Mounted upon the shank 169 is a spacer 170, two washers 172,172 a compression spring 174, and a nut 176. The spacer 170 is in the form of a ring which spaces the washers 172,172 from the bracket 166, and the spring 174 is positioned between thewashers 172,172 and the nut 176. Each washer 172 or 172 defines a convex surface and are arranged in engagement so that the convex surfaces face one another as shown and thereby define a thread-receiving groove 178 therearound. The thread routed from aspool extends through the aperture 168 in one direction, is positioned within the groove 178 so as to extend for a substantial distance but not completely around the washers 172,172 as best shown in FIG. 12, extends through the aperture 168 in theopposite direction, and out of the box 152 through a corresponding opening 156 or 158. By not looping the threads 26,28 completely around the corresponding pair of washers 172,172, neither of the threads 26 or 28 crosses itself before returning throughthe aperture 168.

By re-positioning the nut 176 upon the length of the shank 169, the strength of the spring force exerted upon the washers 172,172 is adjusted, and the compression force exerted by the washers 172,172 upon the thread extending through the groove178 is adjusted. By adjusting the aforesaid compression force, the amount of tension required to draw or pull the thread from its spool is thereby adjusted. Hence, the nut 176 provides means by an operator can preselect the tension force exerted by athread in opposition to the force required to pull the thread to the head of the recipient.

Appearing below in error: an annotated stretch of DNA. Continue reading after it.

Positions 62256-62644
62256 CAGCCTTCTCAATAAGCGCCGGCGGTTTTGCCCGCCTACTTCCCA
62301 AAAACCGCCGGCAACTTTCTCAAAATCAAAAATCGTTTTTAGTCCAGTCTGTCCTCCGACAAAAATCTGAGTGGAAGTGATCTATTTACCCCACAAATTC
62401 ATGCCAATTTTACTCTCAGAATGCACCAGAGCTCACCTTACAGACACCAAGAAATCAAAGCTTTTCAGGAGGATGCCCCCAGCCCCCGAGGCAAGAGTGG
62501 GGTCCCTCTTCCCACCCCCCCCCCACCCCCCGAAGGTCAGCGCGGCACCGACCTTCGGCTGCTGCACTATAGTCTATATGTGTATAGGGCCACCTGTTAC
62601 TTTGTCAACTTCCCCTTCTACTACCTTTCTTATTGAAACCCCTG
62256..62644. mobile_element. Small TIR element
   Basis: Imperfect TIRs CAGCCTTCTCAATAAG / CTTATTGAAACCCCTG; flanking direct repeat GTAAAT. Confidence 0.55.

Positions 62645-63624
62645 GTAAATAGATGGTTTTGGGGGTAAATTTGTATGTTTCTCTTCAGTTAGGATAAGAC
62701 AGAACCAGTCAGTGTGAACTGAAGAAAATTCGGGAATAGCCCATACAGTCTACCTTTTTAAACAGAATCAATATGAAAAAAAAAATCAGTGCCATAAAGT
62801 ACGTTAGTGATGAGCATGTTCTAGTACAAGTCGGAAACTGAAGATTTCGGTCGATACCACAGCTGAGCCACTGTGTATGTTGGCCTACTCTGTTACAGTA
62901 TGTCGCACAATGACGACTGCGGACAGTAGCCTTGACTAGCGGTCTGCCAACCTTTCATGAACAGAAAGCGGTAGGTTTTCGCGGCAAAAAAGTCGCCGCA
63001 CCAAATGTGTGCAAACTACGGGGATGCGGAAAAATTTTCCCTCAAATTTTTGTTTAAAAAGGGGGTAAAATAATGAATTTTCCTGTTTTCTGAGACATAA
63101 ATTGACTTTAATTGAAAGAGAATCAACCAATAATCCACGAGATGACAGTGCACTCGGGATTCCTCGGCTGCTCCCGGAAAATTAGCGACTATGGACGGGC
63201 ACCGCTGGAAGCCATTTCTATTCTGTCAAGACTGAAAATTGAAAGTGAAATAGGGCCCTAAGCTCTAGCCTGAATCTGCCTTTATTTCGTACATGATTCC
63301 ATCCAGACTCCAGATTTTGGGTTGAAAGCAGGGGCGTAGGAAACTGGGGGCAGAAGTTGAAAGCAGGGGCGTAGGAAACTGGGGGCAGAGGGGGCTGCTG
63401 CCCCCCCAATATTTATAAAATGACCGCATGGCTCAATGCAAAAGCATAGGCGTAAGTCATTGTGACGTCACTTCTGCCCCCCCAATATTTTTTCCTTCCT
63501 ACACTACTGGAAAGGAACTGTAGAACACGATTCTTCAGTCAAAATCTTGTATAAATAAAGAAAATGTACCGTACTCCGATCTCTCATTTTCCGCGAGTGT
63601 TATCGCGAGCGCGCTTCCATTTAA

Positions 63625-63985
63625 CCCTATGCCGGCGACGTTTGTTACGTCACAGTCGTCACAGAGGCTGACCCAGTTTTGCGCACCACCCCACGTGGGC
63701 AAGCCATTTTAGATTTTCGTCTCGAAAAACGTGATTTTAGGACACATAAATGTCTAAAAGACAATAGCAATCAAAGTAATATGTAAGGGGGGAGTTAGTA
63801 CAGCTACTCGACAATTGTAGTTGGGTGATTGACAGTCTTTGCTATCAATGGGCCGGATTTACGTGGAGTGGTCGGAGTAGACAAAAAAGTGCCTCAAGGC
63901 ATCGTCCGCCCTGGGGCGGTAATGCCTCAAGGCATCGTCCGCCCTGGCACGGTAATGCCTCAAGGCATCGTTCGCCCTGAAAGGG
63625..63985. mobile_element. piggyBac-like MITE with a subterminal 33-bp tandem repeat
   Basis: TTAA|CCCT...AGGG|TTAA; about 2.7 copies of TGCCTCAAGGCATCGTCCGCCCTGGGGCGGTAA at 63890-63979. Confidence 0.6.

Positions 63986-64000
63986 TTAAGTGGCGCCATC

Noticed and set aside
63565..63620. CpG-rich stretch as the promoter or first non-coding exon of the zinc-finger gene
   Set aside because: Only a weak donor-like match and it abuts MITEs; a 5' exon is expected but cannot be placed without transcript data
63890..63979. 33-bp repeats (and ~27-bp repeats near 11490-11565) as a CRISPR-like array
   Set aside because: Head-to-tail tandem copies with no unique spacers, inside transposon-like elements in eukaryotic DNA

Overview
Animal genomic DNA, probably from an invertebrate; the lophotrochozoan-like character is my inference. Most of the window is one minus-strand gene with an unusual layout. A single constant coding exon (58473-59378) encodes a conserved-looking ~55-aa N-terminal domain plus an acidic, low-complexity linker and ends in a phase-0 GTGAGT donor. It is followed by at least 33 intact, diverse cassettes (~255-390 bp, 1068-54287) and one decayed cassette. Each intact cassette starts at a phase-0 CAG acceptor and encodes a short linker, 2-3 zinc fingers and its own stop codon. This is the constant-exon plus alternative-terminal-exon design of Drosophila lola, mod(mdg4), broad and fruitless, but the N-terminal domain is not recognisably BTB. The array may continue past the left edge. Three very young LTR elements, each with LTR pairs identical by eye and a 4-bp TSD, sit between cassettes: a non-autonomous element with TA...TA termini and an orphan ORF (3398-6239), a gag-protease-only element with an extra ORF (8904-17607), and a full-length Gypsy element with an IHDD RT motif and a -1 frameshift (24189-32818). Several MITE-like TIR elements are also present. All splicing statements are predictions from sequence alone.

As the threads 26,28 are dispensed from the dispenser 150 in the manner illustrated in FIG. 10, the operator moves each selected tuft through and around the threads 26,28 in a braiding operation. It has been found that by alternatively crossingone thread beneath the other in one direction or the other and passing the selected tuft back and forth between the fingers of one hand to the fingers of the other hand through the spacing defined between the threads after each crossing thereof, thebraiding process can be performed quickly and efficiently. Furthermore, the threads 26,28 dispensed from the dispenser 150 cannot become entangled during a braiding operation performed in accordance with the technique of this invention because twosuccessive thread-crossing steps returns the threads 26,28 to the thread positions assumed before the thread-crossing steps were performed as illustrated in FIG. 3c.

It will be understood that numerous modifications and substitutions can be had to the aforedescribed embodiment without departing from the spirit of the invention. For example, although the aforedescribed method has been shown and described asutilized for forming a single securement braid 40 extending around the recipient's head from one temple to the other, it will be understood that the steps of this invention can be used to form any of a number of securement braids upon a single head. Forexample and with reference to FIG. 1, an additional securement braid can be formed with natural hair located on the front of the wearer's head and indicated F. A braid formed with hair F may be desired as an additional braid to which the hair replacementunit H can be sewn and thereby anchored. Accordingly, the aforedescribed embodiment is intended for the purpose of illustration and not as limitation.